It's winter in Pennsylvania, and that means snowfall is likely from now until springtime. Although snow can be fun for skiers and sledders, it can also be dangerous to driving or traveling on foot. State and local governments often handle the clearing of snow from public roads, but property owners may be responsible for removing snow from public sidewalks on their property.
In the code of ordinances for the city of Reading, there is a provision dealing with private parties' responsibilities for clearing snow from public sidewalks on their property. Specifically, anyone in charge or control of property with a sidewalk on it must clear at least 36 inches of snow from the sidewalk soon after it stops snowing. This requirement applies to owners and tenants of properties alike. And there are some parts of town where the snow must be cleared from the entire sidewalk.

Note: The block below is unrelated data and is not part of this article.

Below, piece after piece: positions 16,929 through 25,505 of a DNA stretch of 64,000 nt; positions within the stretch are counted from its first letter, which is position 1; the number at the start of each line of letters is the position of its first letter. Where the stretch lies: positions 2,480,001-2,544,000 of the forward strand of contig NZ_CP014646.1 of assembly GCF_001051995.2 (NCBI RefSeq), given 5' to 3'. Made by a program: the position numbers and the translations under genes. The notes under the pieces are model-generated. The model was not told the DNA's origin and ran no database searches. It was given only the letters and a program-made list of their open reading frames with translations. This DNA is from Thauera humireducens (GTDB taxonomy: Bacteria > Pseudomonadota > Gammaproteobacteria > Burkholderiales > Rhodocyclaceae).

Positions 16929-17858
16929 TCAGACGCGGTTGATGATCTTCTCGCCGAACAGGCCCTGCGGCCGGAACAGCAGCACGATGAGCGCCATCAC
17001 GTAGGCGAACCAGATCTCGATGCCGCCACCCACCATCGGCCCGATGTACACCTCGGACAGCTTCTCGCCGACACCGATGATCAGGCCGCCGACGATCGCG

What happens when a sidewalk is covered with ice or hard snow that cannot be removed? The city requires that abrasives such as sand or ashes be applied to the sidewalk so that it is reasonably safe to walk on.
Property owners and tenants will want to deal with icy sidewalks to avoid being hit with a citation from the city. They will also want to do this to avoid possible civil liability if another person slips and falls on an icy sidewalk. An icy sidewalk may be considered a dangerous property condition, a condition that a property owner or tenant may have a duty to remedy. Victims of slip-and-fall accidents on sidewalks may have legal options to recover for their injuries.